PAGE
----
Describing himself as a husband and dad, and someone who views what happened in Newtown as evil, Whamond stressed he is not what some detractors would call “uncaring, out of touch, a gun nut.”
“I have to support the concept of liberty and keeping the government out of the lives of law abiding citizens,” he said.
While taking no position on the ordinance, Iain Bruce asked RTM members to do some soul searching before the vote to make sure “it is worth the death of children to make a political statement.”
Bruce’s 18-year-old son Cameron died in September 2010 in a fall at a Canadian university dormitory after he had been drinking.
“While the Town of Westport was pouring out its love and support for our family, cooking meals, taking care of walking our dogs, pouring us coffee, in Canada, my son’s death was being exploited by politicians, by activists, and by others to make political statements and to pursue goals that they had long held,” he said, adding that every statement was “a cruel, brutal, and truly inhuman blow to my heart, my head and my guts.”
“You can tell yourselves all day long that you are not exploiting the deaths of children in pursuing this resolution,” Bruce said. “The fact is you are. And you will be. It is a fact. You can rationalize to your heart’s content.”
RTM member John McCarthy spoke in favor of the resolution, saying that if more people had spoken out against high capacity magazines during a state legislative session in 2011, more Newtown children would be alive.
“I’m not trying to exploit these children,” he said, adding that the RTM’s motive is to save lives.
Posted 01/09/13 at 04:45 AM
Mr. Lowenstein, thank you for being the voice of reason.
Now someone please explain the Second Amendment to Mr. Klinge.
John Mcarthy, quit politicizing this tragedy. You do know a semi-automatic hand gun, which the shooter had, works the same way as the rifl?
A psycho killer could have used the hand gun just as easily and often does. Will you advocate the ban of those when a killer uses them next time?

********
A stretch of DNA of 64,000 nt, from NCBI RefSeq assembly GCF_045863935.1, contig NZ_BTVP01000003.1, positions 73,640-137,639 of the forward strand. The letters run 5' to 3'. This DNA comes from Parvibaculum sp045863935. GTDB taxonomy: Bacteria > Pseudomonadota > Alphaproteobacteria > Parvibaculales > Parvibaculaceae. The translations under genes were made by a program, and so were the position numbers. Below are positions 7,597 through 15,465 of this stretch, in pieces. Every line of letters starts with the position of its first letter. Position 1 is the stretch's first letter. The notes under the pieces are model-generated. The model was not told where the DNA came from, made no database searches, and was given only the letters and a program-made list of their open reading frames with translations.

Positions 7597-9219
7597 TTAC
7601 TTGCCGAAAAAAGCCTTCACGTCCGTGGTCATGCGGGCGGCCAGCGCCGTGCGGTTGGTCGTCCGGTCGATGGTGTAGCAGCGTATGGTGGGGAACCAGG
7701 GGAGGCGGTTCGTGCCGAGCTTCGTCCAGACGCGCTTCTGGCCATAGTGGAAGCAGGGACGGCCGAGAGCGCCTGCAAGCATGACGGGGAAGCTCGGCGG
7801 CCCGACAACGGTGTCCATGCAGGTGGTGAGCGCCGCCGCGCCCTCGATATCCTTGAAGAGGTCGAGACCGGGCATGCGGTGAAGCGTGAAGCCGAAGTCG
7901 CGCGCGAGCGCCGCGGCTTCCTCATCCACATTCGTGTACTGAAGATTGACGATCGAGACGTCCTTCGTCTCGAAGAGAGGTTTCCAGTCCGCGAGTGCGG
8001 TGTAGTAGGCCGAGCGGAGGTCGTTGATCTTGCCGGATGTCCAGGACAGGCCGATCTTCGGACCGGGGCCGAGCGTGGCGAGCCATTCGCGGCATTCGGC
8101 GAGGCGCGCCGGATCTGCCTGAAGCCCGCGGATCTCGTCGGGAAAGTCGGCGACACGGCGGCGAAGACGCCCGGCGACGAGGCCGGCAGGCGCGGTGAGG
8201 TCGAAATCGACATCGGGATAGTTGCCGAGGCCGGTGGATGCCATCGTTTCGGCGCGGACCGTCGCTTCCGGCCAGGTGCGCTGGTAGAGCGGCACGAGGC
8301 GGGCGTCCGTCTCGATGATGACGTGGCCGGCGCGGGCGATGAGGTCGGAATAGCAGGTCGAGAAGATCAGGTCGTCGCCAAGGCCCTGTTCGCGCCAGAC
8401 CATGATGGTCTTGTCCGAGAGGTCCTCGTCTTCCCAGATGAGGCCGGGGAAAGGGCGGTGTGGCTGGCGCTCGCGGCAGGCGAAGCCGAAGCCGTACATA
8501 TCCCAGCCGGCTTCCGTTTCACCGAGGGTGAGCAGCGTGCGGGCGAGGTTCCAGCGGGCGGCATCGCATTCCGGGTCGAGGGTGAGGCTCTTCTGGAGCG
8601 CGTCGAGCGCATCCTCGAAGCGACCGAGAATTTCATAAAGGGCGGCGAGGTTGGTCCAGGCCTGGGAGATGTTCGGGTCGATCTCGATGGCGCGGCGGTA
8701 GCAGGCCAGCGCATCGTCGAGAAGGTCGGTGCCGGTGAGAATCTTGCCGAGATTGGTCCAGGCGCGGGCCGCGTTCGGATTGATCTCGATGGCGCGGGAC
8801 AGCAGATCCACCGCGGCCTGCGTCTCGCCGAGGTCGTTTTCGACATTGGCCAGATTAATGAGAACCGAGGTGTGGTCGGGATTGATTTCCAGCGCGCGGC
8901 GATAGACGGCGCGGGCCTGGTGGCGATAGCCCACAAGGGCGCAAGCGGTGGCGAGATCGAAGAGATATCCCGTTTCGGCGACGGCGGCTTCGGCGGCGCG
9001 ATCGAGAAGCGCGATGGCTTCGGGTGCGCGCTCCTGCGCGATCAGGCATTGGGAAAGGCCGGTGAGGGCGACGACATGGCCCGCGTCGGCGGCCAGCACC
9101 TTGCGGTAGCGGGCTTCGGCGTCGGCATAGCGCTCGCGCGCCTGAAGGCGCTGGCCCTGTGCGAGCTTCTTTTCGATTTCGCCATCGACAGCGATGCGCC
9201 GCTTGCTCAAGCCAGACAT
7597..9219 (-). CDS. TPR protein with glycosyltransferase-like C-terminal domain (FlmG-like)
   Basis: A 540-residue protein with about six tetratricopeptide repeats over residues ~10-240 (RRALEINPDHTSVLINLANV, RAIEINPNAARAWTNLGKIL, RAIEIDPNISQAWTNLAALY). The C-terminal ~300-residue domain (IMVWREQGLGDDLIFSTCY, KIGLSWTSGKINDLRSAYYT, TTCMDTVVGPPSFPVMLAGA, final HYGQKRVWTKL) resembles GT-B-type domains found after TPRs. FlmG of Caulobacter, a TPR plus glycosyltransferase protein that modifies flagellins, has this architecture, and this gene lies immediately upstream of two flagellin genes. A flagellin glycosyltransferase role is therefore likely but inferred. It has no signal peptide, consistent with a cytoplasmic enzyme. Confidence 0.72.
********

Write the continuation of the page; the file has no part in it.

Why don’t those who truly care about children’s safety do something that will actually work? Declaring more gun free zones and unarming law abiding citizens does not stop murder of innocent children.
This topic is destined to tear a big hole in the moral, ethical and constitutional fabric of our country and communites. I believe there are valid arguments on both side but truly encourage people to step far back out of their comfort zones to evaluate the situation at hand. We have hit rock bottom and it doesn’t get any lower. The time to act is NOW. There never is a right answer about anything. Those kids and their famlies deserve action from progressive minds who make decisions and take risks because deep down inside they know its the right thing to do…..WE know its the right thing to do. They aren’t interested in anyone’s ‘humble’ opinons about anything….especially from the same old drones who have been chattering on defending some seriously antiquated verbiage written 200 years ago by a bunch of old men who are dead and gone. They want someone to step up and do something and do it fast for the sake of the slaughtered. If not, then anyone who has been murdered by a gun that was accessed by a ‘no limit’ law has died in vain and we as Americans have some serious blood on our hands.
With all do respect Billy, how do you know what the parents of someone who was murdered by a gun want?
What if some of them wished they had been armed so they may have been able to protect themselves (obviously I am not talking about school children), but others who could have legally carried a gun.
I wonder how many times Dr. Petit wished he had access to a gun that fateful day? Or million of others, who went out and purchased a gun after such horrific events.